Mr Laughton now transformed Tony Perelli to the life.
"I love Jimmy. Jimmy's a nice boy."
All over town, the last prop's into place.
Lights, music, and curtain up!
Theatre and music hall performers played to packed houses in the first two decades of the century,
but in the '20s, live entertainment was facing
stiff competition from the growing popularity of moving pictures.
By the end of the decade, many of the old music hall venues
were being converted into cinemas to take advantage of burgeoning audiences.
Moving pictures had fascinated the public
since the days of the hand-cranked cinematograph projectors of the late 1800s.
Despite the technical limitations of these early films, audiences weren't deterred.
What did it matter what was on the screen, so long as it moved?
And what did it matter if sometimes the lettering on the picture was unaccountably back-to-front?
All part of the miracle.
But it was in the '20s that silent cinema enjoyed its heyday.
Time To Remember looked back at this era, making clever use of a 1928 British film
to take its audience behind the scenes on a film set.
Shooting Stars was the innovative directorial debut of Anthony Asquith.
The story concerns a love triangle played out in a 1920s movie studio.
It was one of the earliest motion pictures
to reveal the inner workings of the movie industry, featuring a film within a film.
I remember a time when we created our celluloid make-believe
not with wide screen and silver stereophonic speech,
but with a simple mime and golden silence.
Yet even with the technical limitations of the '20s,
the magic of the movie-maker was powerfully effective.
The ingenious too were his devices - paper cathedral, or all done with mirrors.
Elstree, by and large the Hollywood of Britain in the '20s, but without the palms and sun.
But within its echoing tin-roofed stages you could make it whatever season you liked,
notwithstanding the snow outside.
The usual impression of shambles and chaos,
with all seemingly at loggerheads,
though, in fact, each is doing his job quite efficiently without fuss.
Film studios never change in the essentials, unless of course the star is stamping off in high dudgeon.
Or is it that she merely wants a cup of tea?
Yes, probably the latter.
Films being silent, there was no need of soundproofing,
and one set rubbed shoulders with another without even a dividing wall.
With more than one film in production at one and the same time,
the resultant din was generally frightful.
In those days, music was played off-set to put the players into the right mood.
They didn't need to hear themselves speak.
Yes, that's how it was around Elstree in the days of the silents, a pandemonium of noise.
But the early film-makers weren't restricted to the studio set.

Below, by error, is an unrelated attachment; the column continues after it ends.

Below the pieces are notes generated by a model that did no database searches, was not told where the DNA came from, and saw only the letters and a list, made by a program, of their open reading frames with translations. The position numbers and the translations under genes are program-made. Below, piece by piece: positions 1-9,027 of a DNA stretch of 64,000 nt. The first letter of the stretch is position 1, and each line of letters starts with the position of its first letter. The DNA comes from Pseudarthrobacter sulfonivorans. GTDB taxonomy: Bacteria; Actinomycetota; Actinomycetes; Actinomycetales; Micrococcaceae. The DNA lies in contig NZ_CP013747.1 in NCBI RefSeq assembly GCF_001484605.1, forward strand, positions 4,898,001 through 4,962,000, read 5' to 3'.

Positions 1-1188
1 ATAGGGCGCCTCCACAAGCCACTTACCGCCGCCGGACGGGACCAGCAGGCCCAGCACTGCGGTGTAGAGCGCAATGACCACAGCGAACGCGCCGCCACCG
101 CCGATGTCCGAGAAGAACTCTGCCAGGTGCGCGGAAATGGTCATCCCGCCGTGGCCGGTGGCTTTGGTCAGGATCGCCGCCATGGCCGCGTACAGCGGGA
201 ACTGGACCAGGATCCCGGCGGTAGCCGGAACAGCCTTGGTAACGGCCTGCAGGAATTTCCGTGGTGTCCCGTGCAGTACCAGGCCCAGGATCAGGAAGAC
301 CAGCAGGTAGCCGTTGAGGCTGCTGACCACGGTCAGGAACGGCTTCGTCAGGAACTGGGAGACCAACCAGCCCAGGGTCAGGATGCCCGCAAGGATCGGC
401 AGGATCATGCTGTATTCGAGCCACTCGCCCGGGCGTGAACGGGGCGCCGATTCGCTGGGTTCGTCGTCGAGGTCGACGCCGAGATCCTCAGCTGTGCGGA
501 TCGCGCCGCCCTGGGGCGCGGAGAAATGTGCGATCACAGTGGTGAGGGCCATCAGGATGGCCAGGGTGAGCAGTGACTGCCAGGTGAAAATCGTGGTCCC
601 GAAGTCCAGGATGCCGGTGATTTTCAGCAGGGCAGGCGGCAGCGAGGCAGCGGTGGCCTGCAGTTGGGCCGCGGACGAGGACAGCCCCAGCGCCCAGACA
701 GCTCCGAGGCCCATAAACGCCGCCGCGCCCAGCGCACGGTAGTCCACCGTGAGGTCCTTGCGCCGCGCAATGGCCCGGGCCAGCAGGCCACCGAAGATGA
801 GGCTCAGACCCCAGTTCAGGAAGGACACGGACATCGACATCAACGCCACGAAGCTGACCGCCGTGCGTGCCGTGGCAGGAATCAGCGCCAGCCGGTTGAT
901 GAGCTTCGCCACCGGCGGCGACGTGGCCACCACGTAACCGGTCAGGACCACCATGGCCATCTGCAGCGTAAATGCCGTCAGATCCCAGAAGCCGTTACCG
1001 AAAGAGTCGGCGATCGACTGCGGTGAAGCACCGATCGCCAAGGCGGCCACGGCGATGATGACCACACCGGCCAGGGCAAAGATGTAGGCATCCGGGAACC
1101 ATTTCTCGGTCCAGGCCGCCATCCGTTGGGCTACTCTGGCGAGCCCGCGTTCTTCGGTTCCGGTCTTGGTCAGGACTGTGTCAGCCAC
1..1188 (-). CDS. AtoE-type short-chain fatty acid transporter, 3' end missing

The hand-cranked camera of the silent era allowed them to shoot certain scenes out on location.
This, I should explain, was meant to be funny.
And do you know, I think it was.
As the technology evolved, so did the ambition and ingenuity of the film-makers,
who began producing pictures that were longer, featuring increasingly sophisticated stories
and ever more complex special effects.
Then The Fatal Sneeze.
Put pepper into the old man's handkerchief,
and let's see what happens.
Whatever it is, lifelike,
it's certain to be funny.
Slapstick had always played well to audiences, but the hardships caused by the First World War
and the tough economic climate of the late '20s
created an even greater need for frivolity and escapism.
But though life was tough for many, it was never like that in the movies, for there was real never-never land.
There, the hero or the heroine generally woke up in a room like this,
in a bed like this, seeming even a little bored perhaps
at always having nothing but the best.
In the movie world, life was one constant cocktail party.
Interminable, yet apparently essential to the plot.
Gracious living abounded on every side, dressing for dinner
and every other meal around the clock, even if in the backwoods,
or on the African veldt.
Characters who must have been purblind,
for so long did they spend in nightclubs and other haunts of creatures who shun the light.
The allure of exotic climes and foreign cultures
was also a huge draw to British audiences seeking escapism,
and the stereotype of the racy Frenchwoman was reinforced in the popular cinema of the day.
Visitors to Deauville in the '20s
might have gathered the impression that it was rather a staid and respectable place. Ha-ha!
But not so the Deauville of the silver screen.
There it was downright dangerous to cross the road
for fear of being run down by lovers driving desperately away from vengeful, irate husbands.
This is probably the explanation why the British always believe
that the French drive too fast.
Without popular British conceptions of general French loose behaviour
it is doubtful whether these productions could have survived at all.
But to the British, a French woman on the screen, or off, was,
"Oh, la la! Oui, oui!"
And that was all.
Not like British girls at all.
The average English rose, screen variety, was a sort of tomboy.
Indeed, just like Betty Balfour,
warm-hearted and capable of expressing vivacious emotions,
yet always knowing just exactly where Mother had advised her to stop,
and to a hair's breadth.
But then after all, the world in which she moved was a pretty dangerous place,
grossly overpopulated with prowling wolves.
A girl just had to be careful.
Nevertheless, our tomboy was always seeking to give an impression of being anything but innocent,
for otherwise, she ran the risk of seeming a bore.
Those strange movements are meant to convey loose living.
By this, she shocks and disgusts her faithful boyfriend.
Why she had to do this was obscure, but it's in the script.
Father Gordon Harker too is not a little disgruntled by his daughter's apparent risque behaviour.
The young man seeking to pass, by the way, is Claude Hulbert.
Sooner or later, the tomboy's famed immorality
gets her into a twin-bedded cabin with - yes, indeed - the champion wolf of the whole pack.
At this point, with no escape possible through the porthole,
she realises that she's in a situation
that even she might not be able to handle. Yes, a pretty tricky dilemma.
But of course, she gets out of it somehow and rejoins her faithful,
prepared at last to go just that hair's breadth further.
Did the movies reflect life?
Well, not all perhaps, but there were many that did their best.
The '20s will be remembered, amongst other things, for the climax of civil strife in Ireland.